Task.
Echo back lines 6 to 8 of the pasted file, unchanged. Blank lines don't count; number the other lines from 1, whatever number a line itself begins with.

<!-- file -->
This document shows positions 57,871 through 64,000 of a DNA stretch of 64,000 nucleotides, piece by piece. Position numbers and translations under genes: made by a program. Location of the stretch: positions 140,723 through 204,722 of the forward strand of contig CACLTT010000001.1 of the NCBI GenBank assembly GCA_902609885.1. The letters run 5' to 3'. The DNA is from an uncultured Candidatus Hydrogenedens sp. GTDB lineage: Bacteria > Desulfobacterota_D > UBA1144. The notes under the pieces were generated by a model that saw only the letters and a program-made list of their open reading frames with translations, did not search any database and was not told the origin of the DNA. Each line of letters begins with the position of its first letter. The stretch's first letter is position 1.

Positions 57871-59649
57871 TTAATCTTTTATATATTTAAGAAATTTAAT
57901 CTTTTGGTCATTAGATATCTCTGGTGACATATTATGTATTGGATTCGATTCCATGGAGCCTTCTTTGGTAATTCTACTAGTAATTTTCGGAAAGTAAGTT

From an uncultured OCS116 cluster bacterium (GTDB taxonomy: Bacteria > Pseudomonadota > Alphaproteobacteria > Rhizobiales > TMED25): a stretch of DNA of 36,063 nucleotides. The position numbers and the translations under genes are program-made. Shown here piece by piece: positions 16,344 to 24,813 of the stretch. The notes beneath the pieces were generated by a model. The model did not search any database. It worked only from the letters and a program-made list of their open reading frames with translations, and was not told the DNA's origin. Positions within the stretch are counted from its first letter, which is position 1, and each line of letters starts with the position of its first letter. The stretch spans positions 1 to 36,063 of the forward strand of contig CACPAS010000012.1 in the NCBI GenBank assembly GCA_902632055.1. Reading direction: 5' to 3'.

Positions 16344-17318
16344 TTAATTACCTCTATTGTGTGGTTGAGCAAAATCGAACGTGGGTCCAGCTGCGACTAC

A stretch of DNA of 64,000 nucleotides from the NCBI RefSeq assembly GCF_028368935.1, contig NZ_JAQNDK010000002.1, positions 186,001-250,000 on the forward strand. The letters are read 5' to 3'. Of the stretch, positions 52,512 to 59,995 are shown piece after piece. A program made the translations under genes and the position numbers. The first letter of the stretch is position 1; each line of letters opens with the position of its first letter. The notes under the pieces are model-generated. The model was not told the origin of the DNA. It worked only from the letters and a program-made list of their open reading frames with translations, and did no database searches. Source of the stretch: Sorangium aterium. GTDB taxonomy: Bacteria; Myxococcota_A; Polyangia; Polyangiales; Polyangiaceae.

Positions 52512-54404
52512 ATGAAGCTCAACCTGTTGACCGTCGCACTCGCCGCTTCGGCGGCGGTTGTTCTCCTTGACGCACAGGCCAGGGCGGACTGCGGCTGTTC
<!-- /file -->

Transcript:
Positions 16344-17318
16344 TTAATTACCTCTATTGTGTGGTTGAGCAAAATCGAACGTGGGTCCAGCTGCGACTAC

A stretch of DNA of 64,000 nucleotides from the NCBI RefSeq assembly GCF_028368935.1, contig NZ_JAQNDK010000002.1, positions 186,001-250,000 on the forward strand. The letters are read 5' to 3'. Of the stretch, positions 52,512 to 59,995 are shown piece after piece. A program made the translations under genes and the position numbers. The first letter of the stretch is position 1; each line of letters opens with the position of its first letter. The notes under the pieces are model-generated. The model was not told the origin of the DNA. It worked only from the letters and a program-made list of their open reading frames with translations, and did no database searches. Source of the stretch: Sorangium aterium. GTDB taxonomy: Bacteria; Myxococcota_A; Polyangia; Polyangiales; Polyangiaceae.